Jun 232015

I removed the battery from the main Q*bert PCB, and it took me ages to get all the components off as some had rusted or had corroded quite badly, or the solder pads were completely missing. Anyway, once the components in the affected area were removed, it was time to neutralise the alkaline from the battery and see how things where.

So this is where I am with the parts side of the PCB:

and here is the solder side:

I wasn’t really sure where to start with the filter PCB, But after chatting with a few people it seems like it is not really needed, and was a bit of overkill with regulations in the US. It is also a source of many problems as you can see by the burnt bits on my PCB.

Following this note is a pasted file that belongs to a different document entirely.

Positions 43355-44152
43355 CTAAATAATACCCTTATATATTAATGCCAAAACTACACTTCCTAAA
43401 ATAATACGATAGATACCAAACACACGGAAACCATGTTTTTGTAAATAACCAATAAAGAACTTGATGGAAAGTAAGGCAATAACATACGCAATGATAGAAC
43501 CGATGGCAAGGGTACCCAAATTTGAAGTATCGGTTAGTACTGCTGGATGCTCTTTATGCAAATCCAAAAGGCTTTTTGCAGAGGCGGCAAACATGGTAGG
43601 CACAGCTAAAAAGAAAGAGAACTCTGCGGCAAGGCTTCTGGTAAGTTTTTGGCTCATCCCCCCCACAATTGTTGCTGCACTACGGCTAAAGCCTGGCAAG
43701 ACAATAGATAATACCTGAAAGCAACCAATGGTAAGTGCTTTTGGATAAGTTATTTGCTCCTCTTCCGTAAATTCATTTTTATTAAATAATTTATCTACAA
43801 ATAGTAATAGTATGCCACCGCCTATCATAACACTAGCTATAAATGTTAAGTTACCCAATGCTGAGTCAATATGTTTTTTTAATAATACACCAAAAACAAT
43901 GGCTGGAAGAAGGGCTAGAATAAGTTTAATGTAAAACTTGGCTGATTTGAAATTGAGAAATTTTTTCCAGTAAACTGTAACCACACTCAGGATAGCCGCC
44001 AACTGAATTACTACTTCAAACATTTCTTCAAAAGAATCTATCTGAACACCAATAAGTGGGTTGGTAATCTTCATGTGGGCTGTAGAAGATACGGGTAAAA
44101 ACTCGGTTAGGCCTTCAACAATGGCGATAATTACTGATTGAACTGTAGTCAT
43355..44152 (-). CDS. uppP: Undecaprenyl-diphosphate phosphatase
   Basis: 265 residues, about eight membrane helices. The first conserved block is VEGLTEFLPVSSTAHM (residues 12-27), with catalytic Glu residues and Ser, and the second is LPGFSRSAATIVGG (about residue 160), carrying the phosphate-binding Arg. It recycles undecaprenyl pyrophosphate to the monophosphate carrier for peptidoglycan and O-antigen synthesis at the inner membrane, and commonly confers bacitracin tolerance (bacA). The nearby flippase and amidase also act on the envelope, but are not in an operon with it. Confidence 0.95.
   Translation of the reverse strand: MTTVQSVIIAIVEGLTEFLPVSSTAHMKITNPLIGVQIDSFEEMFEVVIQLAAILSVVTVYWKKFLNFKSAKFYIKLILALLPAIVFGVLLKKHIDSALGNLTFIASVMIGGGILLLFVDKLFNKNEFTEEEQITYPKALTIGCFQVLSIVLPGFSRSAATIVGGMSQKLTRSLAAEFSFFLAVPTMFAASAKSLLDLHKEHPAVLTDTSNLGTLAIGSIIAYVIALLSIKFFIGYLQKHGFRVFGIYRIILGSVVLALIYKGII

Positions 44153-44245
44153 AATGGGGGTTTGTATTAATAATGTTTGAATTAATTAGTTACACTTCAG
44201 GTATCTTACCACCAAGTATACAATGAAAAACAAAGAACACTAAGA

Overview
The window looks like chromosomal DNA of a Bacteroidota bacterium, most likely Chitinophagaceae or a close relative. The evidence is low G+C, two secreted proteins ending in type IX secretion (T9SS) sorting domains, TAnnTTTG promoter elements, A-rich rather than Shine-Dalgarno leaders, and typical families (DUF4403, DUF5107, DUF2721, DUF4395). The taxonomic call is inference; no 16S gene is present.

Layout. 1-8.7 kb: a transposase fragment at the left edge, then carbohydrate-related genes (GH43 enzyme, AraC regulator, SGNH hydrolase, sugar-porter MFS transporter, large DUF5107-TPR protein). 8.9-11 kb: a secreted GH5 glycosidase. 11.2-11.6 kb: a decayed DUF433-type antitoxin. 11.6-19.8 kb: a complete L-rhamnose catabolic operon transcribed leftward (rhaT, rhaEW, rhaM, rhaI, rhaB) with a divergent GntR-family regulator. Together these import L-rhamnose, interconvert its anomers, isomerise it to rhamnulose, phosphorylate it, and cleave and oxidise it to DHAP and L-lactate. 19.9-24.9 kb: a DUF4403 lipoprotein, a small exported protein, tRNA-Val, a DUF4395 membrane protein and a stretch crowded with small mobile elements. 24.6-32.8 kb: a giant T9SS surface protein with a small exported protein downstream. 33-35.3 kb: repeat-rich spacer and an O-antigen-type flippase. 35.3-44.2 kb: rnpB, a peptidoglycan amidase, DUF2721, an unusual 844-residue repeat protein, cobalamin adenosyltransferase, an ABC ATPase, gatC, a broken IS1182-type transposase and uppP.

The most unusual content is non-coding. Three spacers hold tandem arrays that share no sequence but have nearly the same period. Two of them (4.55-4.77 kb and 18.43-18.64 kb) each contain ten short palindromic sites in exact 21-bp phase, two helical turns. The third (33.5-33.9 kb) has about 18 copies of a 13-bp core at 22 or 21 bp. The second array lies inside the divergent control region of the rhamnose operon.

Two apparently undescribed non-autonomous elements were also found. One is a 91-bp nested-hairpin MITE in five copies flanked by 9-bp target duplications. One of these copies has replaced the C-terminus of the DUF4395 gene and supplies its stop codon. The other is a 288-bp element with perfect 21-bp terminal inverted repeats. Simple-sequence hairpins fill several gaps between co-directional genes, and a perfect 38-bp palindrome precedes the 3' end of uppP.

So it’s more than likely I will bypass this, which is good news!

Anyway I thought what the heck, I’ll try and sort it out. So firstly I removed all the crap that someone had previously done to it. Cleaned up the board as best as I could, and then assessed where the broken tracks were etc. It didn’t take me as long as I thought to get some new connectors on and bridge where the damage was. I think I did an ok job 🙂

I tried a number of methods to get the tracks useable on the PCB, but I ended up taking a few back to copper as they were badly damaged with corrosion and had no continuity. A number of the pads were damaged and there were some plating issues to deal with, especially around the sockets

The end result is not pretty but the PCB has been repopulated and continuity is now good everywhere. As long as it works I’m not too fussed about how it looks. I think it was the best I could do in an already bad situation:

Next steps are to work on a Jamma adapter to power this up on a switcher, to see if it has any life.